Diagnosis of the abscess in the genital area | Genital abscess

Diagnosis of the abscess in the genital area

The physician can usually diagnose an abscess by the typical signs of inflammation such as redness, warming, pain and swelling. The typical localisation in the face, neck or nape of the neck or even in the anal and intimate area also helps him to make a diagnosis. In order to distinguish a large abscess from other diseases, ultrasound diagnostics can help to confirm the suspicion in individual cases.

Rarely is it attempted to puncture the abscess with a cannula in order to remove pus with a syringe. However, samples obtained in this way can then be examined microbiologically in order to obtain information about the type of pathogen. If you suspect an abscess in the genital area, the first thing to do is to see your family doctor.

This doctor can confirm the suspicion and assess the severity of the disease. As a rule, initial measures such as the prescription of ointments or antibiotics can also be carried out by the general practitioner. In the case of constantly recurring abscesses or several findings at a time, a consultation with the dermatologist can take place to clarify a chronic disease or to optimise treatment.

Well accessible superficial abscesses can be opened by the experienced general practitioner or dermatologist. A surgeon must be consulted for larger or poorly accessible localisations. If the disease affects the genital organs, it is essential to consult a gynaecologist or urologist.

Therapy of the abscess in the genital area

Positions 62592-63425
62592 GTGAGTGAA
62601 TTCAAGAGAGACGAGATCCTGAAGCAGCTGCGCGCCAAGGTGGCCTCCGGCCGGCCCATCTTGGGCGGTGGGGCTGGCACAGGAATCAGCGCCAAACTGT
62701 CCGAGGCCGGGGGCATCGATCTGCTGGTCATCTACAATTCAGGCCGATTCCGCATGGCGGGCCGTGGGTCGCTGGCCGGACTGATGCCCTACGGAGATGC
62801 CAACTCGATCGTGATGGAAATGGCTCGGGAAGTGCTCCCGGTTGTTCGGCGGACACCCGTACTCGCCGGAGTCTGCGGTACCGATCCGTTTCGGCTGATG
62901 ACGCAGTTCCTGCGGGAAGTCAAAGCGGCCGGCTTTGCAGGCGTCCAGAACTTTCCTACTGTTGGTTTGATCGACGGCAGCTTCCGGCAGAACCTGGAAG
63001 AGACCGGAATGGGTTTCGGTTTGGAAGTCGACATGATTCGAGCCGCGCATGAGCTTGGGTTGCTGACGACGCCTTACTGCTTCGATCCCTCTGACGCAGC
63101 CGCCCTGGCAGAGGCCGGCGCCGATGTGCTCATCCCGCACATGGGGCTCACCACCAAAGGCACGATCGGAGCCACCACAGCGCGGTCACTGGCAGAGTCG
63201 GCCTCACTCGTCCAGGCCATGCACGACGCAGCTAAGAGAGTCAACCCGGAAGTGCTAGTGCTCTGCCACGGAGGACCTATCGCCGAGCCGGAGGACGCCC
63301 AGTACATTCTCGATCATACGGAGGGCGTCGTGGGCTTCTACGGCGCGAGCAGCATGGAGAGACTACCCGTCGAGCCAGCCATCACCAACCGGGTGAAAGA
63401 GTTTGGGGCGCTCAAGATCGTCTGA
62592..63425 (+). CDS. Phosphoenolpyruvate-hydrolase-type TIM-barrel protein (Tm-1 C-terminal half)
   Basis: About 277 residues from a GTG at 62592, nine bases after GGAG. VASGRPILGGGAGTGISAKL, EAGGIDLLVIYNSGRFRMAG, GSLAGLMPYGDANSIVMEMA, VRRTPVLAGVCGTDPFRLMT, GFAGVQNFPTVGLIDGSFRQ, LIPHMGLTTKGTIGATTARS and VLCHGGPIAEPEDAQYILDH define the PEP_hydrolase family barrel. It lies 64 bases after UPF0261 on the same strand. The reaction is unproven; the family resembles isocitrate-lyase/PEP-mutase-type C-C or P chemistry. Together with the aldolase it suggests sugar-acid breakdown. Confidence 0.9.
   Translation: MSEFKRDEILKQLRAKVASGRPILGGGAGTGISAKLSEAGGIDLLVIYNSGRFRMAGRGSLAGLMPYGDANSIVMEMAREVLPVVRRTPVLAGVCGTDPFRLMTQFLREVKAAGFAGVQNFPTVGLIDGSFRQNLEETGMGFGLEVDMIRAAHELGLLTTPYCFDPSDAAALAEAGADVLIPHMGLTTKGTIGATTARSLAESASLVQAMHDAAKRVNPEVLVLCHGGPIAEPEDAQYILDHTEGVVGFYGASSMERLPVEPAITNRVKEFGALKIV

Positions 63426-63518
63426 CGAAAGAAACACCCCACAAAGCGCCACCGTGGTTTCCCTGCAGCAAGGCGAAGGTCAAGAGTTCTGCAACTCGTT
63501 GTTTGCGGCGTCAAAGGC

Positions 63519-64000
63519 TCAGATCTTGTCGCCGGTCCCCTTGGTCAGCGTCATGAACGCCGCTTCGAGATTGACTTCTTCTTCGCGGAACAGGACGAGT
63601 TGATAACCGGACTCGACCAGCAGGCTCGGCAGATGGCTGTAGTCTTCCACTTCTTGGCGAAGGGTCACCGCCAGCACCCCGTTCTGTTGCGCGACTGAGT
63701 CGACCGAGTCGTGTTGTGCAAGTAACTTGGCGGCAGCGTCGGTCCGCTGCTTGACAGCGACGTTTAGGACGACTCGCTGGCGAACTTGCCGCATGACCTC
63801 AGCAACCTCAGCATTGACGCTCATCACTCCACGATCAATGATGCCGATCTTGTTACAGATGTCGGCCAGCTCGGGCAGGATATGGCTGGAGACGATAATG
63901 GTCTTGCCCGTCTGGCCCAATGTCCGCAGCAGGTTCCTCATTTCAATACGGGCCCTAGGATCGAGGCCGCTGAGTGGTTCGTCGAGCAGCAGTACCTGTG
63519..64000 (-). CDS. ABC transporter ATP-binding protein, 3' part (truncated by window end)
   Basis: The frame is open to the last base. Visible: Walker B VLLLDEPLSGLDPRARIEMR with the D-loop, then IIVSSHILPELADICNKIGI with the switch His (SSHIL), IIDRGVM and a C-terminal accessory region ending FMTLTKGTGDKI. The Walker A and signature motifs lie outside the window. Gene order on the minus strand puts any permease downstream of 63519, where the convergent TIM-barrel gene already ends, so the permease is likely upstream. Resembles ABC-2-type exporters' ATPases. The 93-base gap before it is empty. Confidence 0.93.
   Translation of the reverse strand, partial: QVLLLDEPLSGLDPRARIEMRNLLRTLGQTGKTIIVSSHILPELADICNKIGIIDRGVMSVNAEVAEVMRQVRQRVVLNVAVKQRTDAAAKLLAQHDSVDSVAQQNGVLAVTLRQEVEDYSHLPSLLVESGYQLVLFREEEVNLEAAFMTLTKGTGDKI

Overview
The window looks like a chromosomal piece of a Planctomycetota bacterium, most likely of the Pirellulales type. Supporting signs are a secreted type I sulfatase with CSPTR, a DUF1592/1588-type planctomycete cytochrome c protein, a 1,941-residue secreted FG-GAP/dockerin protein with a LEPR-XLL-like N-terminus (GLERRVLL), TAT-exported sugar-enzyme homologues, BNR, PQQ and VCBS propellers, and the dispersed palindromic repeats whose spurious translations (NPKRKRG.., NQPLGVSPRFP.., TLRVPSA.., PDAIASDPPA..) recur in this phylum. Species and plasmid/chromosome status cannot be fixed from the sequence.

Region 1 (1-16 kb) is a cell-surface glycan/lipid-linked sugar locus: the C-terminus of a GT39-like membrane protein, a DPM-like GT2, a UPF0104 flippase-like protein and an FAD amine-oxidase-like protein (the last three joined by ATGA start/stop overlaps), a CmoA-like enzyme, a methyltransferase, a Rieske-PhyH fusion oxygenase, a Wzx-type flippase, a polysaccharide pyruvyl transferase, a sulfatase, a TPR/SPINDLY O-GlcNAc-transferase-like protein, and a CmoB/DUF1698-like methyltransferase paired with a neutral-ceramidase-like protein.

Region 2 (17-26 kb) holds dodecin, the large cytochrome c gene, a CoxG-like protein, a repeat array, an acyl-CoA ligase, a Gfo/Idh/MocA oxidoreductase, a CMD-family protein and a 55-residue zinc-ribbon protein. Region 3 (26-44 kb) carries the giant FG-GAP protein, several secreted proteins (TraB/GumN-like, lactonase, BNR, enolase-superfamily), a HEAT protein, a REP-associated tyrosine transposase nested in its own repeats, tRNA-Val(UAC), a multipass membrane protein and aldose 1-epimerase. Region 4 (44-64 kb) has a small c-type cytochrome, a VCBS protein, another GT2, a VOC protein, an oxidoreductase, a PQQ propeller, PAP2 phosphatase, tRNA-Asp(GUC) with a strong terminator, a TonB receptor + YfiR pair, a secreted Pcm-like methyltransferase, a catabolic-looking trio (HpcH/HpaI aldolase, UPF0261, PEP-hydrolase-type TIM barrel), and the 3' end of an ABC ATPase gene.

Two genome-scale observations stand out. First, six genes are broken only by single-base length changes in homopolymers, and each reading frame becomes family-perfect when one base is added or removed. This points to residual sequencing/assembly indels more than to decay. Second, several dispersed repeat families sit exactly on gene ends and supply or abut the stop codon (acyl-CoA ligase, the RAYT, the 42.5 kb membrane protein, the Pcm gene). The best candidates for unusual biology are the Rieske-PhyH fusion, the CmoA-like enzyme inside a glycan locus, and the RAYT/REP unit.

The therapy of an abscess depends on its size and localization. In mild cases a pulling ointment is sufficient. If the abscess is already advanced, the doctor can prescribe a local antibiotic.

If there is a threat of further extension of the disease or if the findings are very large, an antibiotic must be taken. Under certain circumstances, surgical intervention may then be necessary. In this case the doctor cuts the abscess with a scalpel under local anaesthetic so that the pus can drain away.

The resulting wound is then thoroughly cleaned and disinfected. To prevent an abscess from forming again in the same place, the doctor will decide not to close the wound at first, but to insert a drainage. This is either a special rubber tab on which newly formed pus can drain off or a gauze bandage soaked in an antibacterial solution.

This allows the abscess to heal slowly from the depth. Under no circumstances should one manipulate an abscess in the genital area on their own. An opening by means of pointed or sharp objects must be carried out by the doctor under observance of strict hygiene measures.

It is also urgently necessary to refrain from pushing on the abscess. The danger is too great that the abscess capsule will not open on the skin surface but into the surrounding tissue. Penetration of the germs in the abscess into the tissue or even into blood vessels can lead to an expansion of the inflammation or in the worst case to blood poisoning.

A pulling ointment (e.g. Ilon® ointment) is an ointment that has a primarily circulation-promoting and anti-inflammatory effect on the skin. In addition, it generally has resorption and phagocytosis-promoting properties. This means that foreign substances in the skin are absorbed faster by cells of the immune system.